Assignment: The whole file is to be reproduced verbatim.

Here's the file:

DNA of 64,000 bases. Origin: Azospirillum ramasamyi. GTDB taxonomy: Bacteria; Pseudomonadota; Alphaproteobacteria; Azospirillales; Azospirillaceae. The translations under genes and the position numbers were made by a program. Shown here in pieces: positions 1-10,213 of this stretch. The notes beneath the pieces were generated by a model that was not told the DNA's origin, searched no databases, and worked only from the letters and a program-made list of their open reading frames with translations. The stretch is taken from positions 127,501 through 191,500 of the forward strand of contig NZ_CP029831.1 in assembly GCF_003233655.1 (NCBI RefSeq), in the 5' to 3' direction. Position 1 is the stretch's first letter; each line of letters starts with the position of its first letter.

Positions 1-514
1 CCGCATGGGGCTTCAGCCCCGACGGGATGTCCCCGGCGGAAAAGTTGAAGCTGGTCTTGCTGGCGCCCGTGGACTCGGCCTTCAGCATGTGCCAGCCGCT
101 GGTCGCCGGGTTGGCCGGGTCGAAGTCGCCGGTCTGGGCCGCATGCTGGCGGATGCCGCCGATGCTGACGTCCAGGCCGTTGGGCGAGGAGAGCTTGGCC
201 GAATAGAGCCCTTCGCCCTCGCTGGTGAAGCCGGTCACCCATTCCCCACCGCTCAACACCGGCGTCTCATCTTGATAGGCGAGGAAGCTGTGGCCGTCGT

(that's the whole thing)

DNA of 64,000 bases. Origin: Azospirillum ramasamyi. GTDB taxonomy: Bacteria; Pseudomonadota; Alphaproteobacteria; Azospirillales; Azospirillaceae. The translations under genes and the position numbers were made by a program. Shown here in pieces: positions 1-10,213 of this stretch. The notes beneath the pieces were generated by a model that was not told the DNA's origin, searched no databases, and worked only from the letters and a program-made list of their open reading frames with translations. The stretch is taken from positions 127,501 through 191,500 of the forward strand of contig NZ_CP029831.1 in assembly GCF_003233655.1 (NCBI RefSeq), in the 5' to 3' direction. Position 1 is the stretch's first letter; each line of letters starts with the position of its first letter.

Positions 1-514
1 CCGCATGGGGCTTCAGCCCCGACGGGATGTCCCCGGCGGAAAAGTTGAAGCTGGTCTTGCTGGCGCCCGTGGACTCGGCCTTCAGCATGTGCCAGCCGCT
101 GGTCGCCGGGTTGGCCGGGTCGAAGTCGCCGGTCTGGGCCGCATGCTGGCGGATGCCGCCGATGCTGACGTCCAGGCCGTTGGGCGAGGAGAGCTTGGCC
201 GAATAGAGCCCTTCGCCCTCGCTGGTGAAGCCGGTCACCCATTCCCCACCGCTCAACACCGGCGTCTCATCTTGATAGGCGAGGAAGCTGTGGCCGTCGT